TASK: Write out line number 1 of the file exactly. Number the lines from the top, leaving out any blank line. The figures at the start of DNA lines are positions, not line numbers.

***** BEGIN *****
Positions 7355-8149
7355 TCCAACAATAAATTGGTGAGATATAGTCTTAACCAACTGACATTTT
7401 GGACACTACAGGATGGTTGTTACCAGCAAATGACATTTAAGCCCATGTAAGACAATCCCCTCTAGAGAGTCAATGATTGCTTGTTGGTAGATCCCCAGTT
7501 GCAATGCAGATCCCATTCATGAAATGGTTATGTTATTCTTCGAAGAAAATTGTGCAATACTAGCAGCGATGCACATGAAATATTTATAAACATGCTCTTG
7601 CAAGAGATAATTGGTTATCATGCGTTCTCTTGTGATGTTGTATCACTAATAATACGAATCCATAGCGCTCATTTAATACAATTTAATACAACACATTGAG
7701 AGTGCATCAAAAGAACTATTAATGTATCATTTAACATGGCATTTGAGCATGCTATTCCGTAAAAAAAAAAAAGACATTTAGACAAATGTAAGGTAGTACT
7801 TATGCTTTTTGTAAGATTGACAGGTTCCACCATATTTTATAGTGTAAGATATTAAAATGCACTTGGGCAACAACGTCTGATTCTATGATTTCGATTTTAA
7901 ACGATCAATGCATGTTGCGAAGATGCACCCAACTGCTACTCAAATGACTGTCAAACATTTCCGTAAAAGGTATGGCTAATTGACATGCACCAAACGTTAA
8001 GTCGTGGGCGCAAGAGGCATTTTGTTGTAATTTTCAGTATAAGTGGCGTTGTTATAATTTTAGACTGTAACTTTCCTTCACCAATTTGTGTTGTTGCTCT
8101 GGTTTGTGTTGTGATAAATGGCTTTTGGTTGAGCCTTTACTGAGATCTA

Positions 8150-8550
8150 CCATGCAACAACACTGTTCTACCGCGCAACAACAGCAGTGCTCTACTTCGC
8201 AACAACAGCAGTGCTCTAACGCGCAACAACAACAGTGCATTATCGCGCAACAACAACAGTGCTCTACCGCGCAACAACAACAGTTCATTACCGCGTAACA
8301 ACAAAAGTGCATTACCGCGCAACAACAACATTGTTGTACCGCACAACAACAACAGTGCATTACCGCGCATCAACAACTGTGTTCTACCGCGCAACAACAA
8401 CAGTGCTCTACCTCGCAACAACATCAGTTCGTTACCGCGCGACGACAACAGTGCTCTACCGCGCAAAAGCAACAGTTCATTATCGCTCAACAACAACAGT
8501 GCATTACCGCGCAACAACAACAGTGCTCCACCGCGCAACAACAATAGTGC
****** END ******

Positions 7355-8149